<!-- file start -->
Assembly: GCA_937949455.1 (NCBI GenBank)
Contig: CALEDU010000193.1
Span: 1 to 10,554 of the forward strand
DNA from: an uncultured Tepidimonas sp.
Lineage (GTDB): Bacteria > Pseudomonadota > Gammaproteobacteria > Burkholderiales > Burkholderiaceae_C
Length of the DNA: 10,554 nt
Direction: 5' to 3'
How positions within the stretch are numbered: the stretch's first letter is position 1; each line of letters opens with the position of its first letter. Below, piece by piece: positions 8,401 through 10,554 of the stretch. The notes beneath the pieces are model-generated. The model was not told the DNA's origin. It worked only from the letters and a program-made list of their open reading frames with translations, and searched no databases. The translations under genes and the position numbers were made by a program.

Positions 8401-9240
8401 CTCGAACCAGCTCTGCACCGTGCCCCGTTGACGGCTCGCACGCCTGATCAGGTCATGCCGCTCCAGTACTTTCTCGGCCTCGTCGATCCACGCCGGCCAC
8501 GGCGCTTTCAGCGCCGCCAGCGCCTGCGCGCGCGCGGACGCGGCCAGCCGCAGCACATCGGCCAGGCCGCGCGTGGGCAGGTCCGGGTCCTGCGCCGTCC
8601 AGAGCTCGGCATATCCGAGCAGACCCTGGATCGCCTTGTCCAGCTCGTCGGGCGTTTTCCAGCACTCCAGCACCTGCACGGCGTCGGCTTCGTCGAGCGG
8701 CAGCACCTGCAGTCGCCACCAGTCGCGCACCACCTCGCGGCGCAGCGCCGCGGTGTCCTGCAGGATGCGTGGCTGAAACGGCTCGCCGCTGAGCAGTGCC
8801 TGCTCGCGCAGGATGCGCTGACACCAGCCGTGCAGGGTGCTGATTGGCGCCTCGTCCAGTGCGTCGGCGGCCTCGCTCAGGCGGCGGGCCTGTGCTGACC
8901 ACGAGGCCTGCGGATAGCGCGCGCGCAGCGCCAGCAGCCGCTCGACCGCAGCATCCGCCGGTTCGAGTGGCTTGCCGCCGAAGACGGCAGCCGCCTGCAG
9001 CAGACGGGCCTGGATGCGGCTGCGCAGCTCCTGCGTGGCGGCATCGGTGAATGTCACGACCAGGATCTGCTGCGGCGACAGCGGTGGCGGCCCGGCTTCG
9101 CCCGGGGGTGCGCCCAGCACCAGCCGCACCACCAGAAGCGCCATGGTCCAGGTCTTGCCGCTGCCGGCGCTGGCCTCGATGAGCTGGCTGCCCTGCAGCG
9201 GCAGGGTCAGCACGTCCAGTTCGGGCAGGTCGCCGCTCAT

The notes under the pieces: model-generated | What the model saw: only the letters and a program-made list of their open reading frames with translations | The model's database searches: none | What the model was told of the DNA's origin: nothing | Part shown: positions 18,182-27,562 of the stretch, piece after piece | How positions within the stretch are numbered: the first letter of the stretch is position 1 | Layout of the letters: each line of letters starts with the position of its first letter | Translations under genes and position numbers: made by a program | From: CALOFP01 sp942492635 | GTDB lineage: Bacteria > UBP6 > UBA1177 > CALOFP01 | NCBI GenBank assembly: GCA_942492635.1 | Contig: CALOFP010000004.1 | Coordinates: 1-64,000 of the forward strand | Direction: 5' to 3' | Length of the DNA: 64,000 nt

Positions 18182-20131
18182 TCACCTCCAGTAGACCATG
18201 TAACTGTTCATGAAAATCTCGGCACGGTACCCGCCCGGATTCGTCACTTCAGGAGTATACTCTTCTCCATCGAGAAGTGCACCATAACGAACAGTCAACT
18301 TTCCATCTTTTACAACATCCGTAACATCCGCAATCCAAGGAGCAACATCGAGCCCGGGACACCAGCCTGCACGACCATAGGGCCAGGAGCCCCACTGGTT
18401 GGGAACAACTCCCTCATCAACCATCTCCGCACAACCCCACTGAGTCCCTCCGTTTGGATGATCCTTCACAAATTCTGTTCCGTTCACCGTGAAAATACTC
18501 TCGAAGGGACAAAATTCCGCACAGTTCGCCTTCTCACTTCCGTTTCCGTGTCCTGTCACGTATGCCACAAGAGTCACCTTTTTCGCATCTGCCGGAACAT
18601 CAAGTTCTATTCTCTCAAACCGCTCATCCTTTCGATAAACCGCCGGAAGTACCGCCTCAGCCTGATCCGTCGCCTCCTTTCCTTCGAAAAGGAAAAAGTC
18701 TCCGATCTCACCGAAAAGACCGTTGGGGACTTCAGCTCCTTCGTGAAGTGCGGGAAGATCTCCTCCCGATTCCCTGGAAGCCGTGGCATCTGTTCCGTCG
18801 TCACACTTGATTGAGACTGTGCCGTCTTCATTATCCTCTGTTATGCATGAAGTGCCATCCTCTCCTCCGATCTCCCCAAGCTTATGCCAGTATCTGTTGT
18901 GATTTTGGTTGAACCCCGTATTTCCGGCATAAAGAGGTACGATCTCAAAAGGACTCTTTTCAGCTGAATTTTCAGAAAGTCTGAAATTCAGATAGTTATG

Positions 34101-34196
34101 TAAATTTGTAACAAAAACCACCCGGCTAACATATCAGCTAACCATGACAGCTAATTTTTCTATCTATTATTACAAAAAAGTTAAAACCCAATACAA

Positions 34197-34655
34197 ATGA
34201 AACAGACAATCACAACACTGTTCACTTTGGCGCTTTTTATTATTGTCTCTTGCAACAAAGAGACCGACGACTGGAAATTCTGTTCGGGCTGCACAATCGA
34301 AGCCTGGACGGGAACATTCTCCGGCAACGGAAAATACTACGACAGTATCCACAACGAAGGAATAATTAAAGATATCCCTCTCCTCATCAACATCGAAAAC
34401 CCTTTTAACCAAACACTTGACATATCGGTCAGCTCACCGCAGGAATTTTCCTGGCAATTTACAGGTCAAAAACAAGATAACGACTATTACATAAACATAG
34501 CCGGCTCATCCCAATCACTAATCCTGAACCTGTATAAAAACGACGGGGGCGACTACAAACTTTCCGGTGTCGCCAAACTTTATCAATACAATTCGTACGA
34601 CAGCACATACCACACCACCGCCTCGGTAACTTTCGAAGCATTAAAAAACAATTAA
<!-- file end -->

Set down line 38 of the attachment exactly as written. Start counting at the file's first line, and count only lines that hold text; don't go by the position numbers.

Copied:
34601 CAGCACATACCACACCACCGCCTCGGTAACTTTCGAAGCATTAAAAAACAATTAA